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Quartz Daily Brief—Europe edition—US jobs, Gaza ceasefire, CIA hacked Senate, risqué peaches

What to watch for today

A strong US jobs report. Economists expect the US Bureau of Labor statistics to report 225,000 new jobs in July, which would make it the sixth consecutive month of gains above 200,000.

Will the Gaza ceasefire hold? The US and UN say Hamas and Israel have agreed to an unconditional 72-hour ceasefire starting Friday morning. But Israeli prime minister Benjamin Netanyahu called up 16,000 more reservists and has vowed to get rid of Hamas’s tunnels, no matter what.

A decision on smartphone chip patents. The International Trade Commission is due to rule on Tela Innovations’s complaint against HTC, Nokia, and LG. Tela also tried to take Google to court recently.

The clock starts ticking for Edward Snowden. The one-year visa Russia granted to the US intelligence whistleblower expired at 4am GMT. He has applied for permanent asylum, and will reportedly receive a decision within 30 days (link in Russian).

While you were sleeping

China’s manufacturing sector saw solid growth… The government’s official purchasing managers’ index and the medium and small business survey conducted by HSBC/Markit both rose to 51.7 in July, which suggests the government’s stimulus measures are working.

…And Japan’s didn’t. The country’s HSBC/Markit PMI for July fell to an adjusted 50.5, down from 51.5 in June, signaling slower growth in factory activity.

Glencore picked up $7 billion in a mine sale. China’s MMG and its partners completed their purchase of Las Bambas, one of the world’s largest copper mines. Glencore needed to sell its mine for China to approve its takeover of Xstrata.

The CIA hacked the US Senate. Officers infiltrated a computer network used by legislators who were investigating the agency’s controversial detention and interrogation program, according to an internal CIA investigation.

A global trade pact was scuttled. Talks on a global customs standard, which would have added a projected 21 million jobs and $1 trillion to the world economy, collapsed after India vetoed the deal. It wanted more leeway to stockpile and subsidize food for its poor than the WTO was willing to give.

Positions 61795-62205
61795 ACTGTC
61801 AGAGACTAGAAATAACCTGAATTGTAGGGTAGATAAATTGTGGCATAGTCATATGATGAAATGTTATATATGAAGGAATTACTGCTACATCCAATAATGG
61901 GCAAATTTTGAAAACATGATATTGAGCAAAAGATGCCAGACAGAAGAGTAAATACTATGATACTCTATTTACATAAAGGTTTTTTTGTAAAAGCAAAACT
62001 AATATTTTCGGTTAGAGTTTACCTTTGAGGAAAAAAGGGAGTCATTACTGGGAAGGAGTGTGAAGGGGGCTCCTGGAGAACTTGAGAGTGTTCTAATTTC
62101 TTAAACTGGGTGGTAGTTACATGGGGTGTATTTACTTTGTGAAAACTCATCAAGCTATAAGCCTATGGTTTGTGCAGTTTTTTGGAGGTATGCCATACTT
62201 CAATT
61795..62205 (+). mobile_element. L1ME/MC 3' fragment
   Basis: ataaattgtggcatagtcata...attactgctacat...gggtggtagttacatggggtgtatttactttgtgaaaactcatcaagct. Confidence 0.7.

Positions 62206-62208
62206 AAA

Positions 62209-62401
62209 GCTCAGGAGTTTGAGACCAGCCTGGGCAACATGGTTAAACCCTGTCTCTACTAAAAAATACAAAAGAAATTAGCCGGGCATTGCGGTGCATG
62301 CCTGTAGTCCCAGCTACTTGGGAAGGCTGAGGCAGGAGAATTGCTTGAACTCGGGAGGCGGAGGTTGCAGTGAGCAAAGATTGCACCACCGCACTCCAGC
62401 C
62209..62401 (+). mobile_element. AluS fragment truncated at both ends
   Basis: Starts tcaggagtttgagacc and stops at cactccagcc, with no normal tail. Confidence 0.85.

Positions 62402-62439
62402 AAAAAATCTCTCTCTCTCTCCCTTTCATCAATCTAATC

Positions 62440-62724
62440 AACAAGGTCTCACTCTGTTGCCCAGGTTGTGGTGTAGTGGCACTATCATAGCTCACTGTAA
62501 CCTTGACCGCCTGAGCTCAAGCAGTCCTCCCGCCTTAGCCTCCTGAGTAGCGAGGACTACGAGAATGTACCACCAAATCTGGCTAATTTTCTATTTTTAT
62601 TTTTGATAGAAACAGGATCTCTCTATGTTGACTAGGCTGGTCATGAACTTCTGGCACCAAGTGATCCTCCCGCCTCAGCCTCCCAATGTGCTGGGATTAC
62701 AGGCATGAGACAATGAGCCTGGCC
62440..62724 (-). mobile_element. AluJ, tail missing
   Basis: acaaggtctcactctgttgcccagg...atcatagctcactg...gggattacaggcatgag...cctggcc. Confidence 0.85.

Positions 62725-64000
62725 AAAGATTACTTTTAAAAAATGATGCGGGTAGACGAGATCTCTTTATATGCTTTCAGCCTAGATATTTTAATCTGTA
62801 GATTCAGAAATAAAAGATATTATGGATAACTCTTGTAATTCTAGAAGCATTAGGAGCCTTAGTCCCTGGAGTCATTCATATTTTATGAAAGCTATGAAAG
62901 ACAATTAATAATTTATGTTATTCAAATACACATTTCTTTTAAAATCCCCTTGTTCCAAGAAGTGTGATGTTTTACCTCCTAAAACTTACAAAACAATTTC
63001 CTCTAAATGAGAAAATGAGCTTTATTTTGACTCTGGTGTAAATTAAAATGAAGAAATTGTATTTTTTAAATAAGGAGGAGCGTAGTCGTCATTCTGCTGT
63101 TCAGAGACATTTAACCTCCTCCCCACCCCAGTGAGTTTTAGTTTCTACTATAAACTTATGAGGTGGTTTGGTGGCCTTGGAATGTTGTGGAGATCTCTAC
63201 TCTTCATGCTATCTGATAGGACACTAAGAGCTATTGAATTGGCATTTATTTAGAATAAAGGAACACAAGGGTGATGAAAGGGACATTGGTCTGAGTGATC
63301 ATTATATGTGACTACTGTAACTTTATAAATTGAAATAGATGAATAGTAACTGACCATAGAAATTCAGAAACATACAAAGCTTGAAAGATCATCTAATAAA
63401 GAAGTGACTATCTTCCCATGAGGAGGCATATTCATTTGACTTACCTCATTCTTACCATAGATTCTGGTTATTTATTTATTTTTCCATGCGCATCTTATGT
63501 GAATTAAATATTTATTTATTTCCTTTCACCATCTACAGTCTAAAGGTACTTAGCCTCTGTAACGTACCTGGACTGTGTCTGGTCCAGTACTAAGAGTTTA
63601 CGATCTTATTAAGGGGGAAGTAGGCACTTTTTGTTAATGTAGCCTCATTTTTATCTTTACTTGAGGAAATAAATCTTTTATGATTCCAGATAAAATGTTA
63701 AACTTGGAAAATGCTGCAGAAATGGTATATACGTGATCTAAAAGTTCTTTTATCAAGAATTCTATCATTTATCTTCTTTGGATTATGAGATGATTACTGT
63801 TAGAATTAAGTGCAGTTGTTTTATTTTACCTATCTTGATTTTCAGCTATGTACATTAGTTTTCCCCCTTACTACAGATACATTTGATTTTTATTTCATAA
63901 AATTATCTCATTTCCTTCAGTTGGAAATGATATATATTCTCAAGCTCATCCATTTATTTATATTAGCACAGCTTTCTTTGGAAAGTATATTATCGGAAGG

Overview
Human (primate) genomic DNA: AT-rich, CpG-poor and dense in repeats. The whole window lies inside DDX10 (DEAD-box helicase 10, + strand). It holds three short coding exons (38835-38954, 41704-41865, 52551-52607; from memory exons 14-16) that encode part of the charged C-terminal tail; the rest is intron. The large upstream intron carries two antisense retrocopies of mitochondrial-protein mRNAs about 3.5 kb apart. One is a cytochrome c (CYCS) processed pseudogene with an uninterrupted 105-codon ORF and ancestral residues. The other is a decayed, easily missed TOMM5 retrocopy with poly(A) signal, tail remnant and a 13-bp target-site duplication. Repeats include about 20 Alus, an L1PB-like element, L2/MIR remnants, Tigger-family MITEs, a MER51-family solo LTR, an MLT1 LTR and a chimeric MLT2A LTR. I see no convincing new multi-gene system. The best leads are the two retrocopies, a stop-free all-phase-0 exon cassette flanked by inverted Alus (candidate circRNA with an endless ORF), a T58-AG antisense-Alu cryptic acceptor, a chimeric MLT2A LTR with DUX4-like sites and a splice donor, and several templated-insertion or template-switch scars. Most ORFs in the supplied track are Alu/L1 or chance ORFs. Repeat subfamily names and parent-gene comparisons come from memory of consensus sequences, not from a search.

A series of gas explosions rocked Taiwan. Blasts caused by ruptured gas pipelines killed at least 22 people and injured over 200 in the southern city of Kaohsiung. Smoke with a “gas-like smell” was seen coming out of street drains before the explosions.

Another bidder appeared for T-Mobile. French telecommunications firm Iliad offered $15 billion in cash for 56.6% of the US mobile provider, countering an offer from Sprint and its Japanese parent SoftBank. Deutsche Telekom, T-Mobile’s owner, has reportedly already said no.

Quartz obsession interlude

Tim Fernholz on uncovering who’s to blame for Argentina’s debt default. “There are good cases to blame each party: If the vulture funds had exchanged their bonds earlier, they would have made a decent profit and saved us all this mess—but there’s no law saying they had to do that. If global finance hadn’t integrated the world’s economies, Argentina wouldn’t have suffered from capital flight—but it wouldn’t have had access to capital to begin with absent that system. If Judge Griesa hadn’t issued his controversial order…” Read more here.

Matters of debate

Global unrest is at a all-time high. Radicals, terrorists, and freedom fighters are all better-equipped than they used to be.

Don’t be fooled by falling unemployment rates. They disguise an increase in poorly paid part-time workers.

Private schools undermine India’s caste system. Low-caste students would be more respected than in the public school system.

US universities are selling themselves cheap. They’re taking money from donors and big corporations with too many strings attached.

Kids’ clothes shouldn’t be gender specific. So what if girls have their own science-themed t-shirts?

Surprising discoveries

FedEx can deliver hot coffee. Sent to a customer’s desk, just to prove it can.

Peaches are being sold as sexy butts in China. Just see for yourself (SFW).

Big Brother is watching London’s rowdiest drinkers. They’ll be forced to wear alcohol-monitoring anklets (paywall).

There’s a campaign to rename the kaffir lime. The k-word is racist in South Africa.

A little poison is good for you. It spurs our bodies to create antioxidants.

Our best wishes for a productive day. Please send any news, comments, non-racist limes, and naughty peaches to hi@qz.com. You can follow us on Twitter here for updates throughout the day.

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